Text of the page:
The Crowning with Thorns (1602/1604) by Michelangelo Merisi, called CaravaggioKunsthistorisches Museum Wien
More than four centuries after his death, the work of Caravaggio remains as powerful, groundbreaking and shocking as it was during his lifetime. The psychological clarity of the figures, the warts and all depictions of reality, and his pioneering use of light and shade (known as chiaroscuro) all make his paintings instantly recognizable.
Caravaggio’s work is all about story telling. These are not just paintings, they are narratives, with each character playing a role, creating the effect of a great drama across the canvas. In many ways his paintings are a perfect depiction of the artist’s life, which was colorful to say the least. Here are a few things you might not know about the Baroque master.
The Cardsharps (c. 1595) by Caravaggio (Michelangelo Merisi)Kimbell Art Museum
1. He was really called Michelangelo
However, it turned out there was already an artist with that name on the scene. Who knew? Caravaggio was the small town in northern Italy where he was born, so this became the name by which he was known.
2. He had a very traumatic childhood
Much of the darkness in his work and his own private troubles (more of which later) probably stemmed from his traumatic childhood. A plague swept through his hometown when he was just 6 years old, claiming the lives of a number of his family members, including his father. His mother died just 5 years later, leaving him an orphan at just 11.
Supper at Emmaus (1601) by Michelangelo Merisi da CaravaggioThe National Gallery, London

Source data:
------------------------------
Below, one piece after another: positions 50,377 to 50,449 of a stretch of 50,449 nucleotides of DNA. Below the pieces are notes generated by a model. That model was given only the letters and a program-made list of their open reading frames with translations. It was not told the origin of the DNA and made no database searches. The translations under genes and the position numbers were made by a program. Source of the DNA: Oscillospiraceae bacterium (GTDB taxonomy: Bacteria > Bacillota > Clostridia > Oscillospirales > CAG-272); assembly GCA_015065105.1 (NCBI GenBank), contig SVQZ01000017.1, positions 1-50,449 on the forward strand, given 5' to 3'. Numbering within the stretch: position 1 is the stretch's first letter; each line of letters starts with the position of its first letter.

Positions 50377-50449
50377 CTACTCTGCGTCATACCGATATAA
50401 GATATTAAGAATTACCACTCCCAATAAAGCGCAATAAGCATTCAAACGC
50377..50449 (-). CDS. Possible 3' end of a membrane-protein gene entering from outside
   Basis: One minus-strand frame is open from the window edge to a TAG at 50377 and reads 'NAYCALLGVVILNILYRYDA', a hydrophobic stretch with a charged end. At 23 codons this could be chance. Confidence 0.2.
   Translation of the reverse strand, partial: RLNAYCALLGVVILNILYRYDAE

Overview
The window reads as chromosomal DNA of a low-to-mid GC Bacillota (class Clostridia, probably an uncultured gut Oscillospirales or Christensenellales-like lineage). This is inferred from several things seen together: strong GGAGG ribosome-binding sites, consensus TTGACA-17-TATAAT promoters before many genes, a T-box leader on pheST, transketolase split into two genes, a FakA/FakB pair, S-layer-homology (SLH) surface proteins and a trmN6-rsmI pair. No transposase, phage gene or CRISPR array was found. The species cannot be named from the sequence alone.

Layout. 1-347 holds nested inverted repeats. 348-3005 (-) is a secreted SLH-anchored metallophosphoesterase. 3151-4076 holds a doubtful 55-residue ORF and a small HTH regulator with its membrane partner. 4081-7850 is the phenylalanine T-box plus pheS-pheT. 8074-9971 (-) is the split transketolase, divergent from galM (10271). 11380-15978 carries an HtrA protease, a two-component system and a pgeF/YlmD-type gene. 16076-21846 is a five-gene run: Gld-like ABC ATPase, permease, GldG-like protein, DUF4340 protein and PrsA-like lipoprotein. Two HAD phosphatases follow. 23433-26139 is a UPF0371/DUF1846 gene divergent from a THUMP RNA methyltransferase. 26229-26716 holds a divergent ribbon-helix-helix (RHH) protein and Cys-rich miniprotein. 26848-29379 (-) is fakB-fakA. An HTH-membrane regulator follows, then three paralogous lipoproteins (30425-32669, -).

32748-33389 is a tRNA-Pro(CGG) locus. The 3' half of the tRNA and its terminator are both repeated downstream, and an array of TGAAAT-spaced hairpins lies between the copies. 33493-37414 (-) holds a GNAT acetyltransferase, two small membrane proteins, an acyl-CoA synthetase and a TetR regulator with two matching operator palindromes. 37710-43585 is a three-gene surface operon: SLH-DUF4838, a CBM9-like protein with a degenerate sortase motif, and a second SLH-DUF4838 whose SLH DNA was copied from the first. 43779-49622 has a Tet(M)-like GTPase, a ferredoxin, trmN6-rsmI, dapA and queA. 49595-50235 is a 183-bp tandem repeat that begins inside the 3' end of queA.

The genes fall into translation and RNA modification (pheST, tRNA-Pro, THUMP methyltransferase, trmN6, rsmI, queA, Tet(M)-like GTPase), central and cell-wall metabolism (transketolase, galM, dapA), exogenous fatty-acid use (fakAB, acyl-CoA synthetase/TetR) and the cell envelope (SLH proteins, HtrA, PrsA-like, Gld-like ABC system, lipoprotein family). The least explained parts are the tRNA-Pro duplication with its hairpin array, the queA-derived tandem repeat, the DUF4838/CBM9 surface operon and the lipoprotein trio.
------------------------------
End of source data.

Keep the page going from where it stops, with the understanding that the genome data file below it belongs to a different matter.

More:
3. He had a very short fuse
Caravaggio developed a unique code of honor and reacted very badly when he felt he had been slighted. A number of violent incidents, including attacking a rival with a sword, saw him flee from Milan to Rome. Luckily for him, it was there he was able to secure some of his most important patrons and create his best work.
4. The realism of his paintings was controversial
One of the defining characteristics of his work was the gritty realism of the scenes he painted. Whether it was a Bible scene or some ordinary folk playing cards around a table, his subjects would often stand out. He would achieve this by employing models from marginalized parts of society, such as vagrants or prostitutes. Unsurprisingly, this did not go down well with the religious authorities at the time.
Martyrdom of St. Ursula (1610) by CaravaggioMuseo e Real Bosco di Capodimonte
5. He was fiercely competitive
Rather than foster encouraging relationships with other artists at the time, Caravaggio was almost always scathing about his contemporaries. He would bad mouth artists from the past and his present, no matter how well respected. He would even incorporate slights against other artists into his work.
The Fortune Teller (16th Century) by Michelangelo Merisi da Caravaggio (1571-1610), musée du LouvreOriginal Source: Paris, Louvre museum